Niobium is a metal primarily used by the steel industry as a ferroalloy strengthening element. High Strength Low Alloy (HSLA) steel accounts for about 90% of niobium usage with an average content of about 0.03% Nb. Adding niobium reduces the amount and weight of steel required, an important feature for the automotive industry but also for infrastructure. Niobium consumption is driven by GDP but also by the regulatory environment as microalloying enhances construction safety.

London, Feb. 10, 2020 (GLOBE NEWSWIRE) —

Niobium consumption has increased at a 5.0% CAGR between 2010 and 2019, accelerating since 2016. Consumption has benefited from the restructuring of the Chinese steel industry and from the new regulations prescribing stricter standards for construction. Vanadium was seen as the main beneficiary of this ruling as steel mills’ prime choice for microalloying. However, the spike in vanadium prices (ferrovanadium prices increased by about 200% in 2018) caused Chinese mills to substitute niobium to vanadium and Chinese niobium imports increased 30% y-o-y both in 2018 and 2019. Whether steel mills will revert to vanadium now that prices of ferro-vanadium and ferro-niobium are close to parity is unsure as niobium price stability is perceived as a major marketing advantage.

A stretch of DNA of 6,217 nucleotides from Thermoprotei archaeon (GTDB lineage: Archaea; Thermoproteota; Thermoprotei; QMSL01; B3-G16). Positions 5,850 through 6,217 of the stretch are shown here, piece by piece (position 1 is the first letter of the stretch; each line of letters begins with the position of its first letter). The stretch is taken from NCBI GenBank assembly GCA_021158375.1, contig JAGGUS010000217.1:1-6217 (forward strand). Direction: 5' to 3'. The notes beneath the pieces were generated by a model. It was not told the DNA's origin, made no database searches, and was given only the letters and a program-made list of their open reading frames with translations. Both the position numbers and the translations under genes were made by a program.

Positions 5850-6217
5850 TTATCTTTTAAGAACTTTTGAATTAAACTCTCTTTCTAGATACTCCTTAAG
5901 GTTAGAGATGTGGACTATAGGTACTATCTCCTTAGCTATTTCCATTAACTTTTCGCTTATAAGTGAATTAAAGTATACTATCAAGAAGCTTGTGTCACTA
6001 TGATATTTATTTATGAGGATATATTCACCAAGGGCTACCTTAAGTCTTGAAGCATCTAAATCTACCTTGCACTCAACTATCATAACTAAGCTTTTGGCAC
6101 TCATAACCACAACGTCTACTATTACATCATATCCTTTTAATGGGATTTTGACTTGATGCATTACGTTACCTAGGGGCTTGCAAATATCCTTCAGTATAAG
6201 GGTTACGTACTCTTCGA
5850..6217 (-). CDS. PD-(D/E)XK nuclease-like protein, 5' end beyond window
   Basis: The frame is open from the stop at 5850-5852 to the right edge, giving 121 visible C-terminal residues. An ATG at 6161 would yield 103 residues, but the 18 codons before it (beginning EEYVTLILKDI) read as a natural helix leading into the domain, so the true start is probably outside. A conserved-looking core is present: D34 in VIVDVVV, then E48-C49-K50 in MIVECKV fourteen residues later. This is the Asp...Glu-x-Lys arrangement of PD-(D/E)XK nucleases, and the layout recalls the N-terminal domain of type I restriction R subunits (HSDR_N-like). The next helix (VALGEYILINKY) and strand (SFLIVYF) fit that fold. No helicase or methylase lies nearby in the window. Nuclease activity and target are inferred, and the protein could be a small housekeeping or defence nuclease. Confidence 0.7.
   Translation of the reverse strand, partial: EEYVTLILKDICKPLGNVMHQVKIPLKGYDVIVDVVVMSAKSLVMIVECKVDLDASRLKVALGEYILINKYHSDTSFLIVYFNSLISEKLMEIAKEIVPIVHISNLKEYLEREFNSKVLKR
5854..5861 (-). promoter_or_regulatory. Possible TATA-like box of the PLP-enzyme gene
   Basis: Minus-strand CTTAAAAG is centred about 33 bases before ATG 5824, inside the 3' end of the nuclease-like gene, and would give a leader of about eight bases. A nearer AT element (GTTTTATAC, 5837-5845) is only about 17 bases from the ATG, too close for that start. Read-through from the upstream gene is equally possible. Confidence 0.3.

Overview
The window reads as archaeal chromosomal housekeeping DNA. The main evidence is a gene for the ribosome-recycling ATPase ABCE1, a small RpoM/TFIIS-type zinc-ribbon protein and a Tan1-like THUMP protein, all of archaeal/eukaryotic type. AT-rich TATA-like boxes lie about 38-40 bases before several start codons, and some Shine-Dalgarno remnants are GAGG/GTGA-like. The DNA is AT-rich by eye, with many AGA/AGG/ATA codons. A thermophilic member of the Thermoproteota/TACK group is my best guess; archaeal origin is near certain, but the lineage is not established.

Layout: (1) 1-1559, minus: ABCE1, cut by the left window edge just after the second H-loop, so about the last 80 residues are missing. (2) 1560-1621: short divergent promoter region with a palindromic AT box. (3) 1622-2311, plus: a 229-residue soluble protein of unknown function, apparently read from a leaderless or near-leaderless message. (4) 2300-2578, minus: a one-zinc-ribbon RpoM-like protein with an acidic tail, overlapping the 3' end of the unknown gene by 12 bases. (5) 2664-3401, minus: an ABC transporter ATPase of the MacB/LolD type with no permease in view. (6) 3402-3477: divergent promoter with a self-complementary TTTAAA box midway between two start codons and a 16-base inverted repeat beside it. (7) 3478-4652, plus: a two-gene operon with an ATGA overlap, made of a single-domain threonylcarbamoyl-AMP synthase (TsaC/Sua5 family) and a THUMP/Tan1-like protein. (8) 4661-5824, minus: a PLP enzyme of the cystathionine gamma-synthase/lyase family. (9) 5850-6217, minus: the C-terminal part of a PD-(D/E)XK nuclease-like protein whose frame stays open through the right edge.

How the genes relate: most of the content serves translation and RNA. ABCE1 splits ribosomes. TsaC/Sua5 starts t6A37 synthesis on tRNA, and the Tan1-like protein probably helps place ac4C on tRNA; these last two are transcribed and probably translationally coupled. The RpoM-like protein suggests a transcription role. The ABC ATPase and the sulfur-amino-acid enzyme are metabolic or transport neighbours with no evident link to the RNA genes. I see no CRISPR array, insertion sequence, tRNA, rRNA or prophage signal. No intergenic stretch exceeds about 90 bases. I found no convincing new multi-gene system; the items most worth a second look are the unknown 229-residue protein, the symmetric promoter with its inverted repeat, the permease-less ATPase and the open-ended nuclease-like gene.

Another key characteristic of the niobium market is its highly concentrated supply. The three largest producers, Brazil’s CBMM, CMOC and Canada’s Magris have a combined 97% market share. CBMM dominates the market with a 78% market share and is seen as the price setter. CBMM’ market dominance will continue as the group will expand its production capacity by 50% in 2020 and is considering more capacity increases in coming years.

CBMM has been proactive at promoting the usage of niobium to the steel industry, implicitly at the expense of vanadium. However, the substitution factor has its limits, determined by technical factors (niobium has a lower solubility than vanadium). Moreover, Roskill forecasts that China’s steel production is close to its peak.

The niobium industry is aware of these issues and already looking for a future beyond steel. Non-steel applications account only for a couple of percentage points in terms of consumption but electrical vehicles (EVs) batteries and nanocrystalline applications could grow at a double-digit rate in the next decade, depending on technological developments.

The steel industry will continue to be the largest market for niobium for the foreseeable future. Betting on EVs is still an uncertain alternative, but the niobium industry is right by starting to look beyond steel to plan for its future.      

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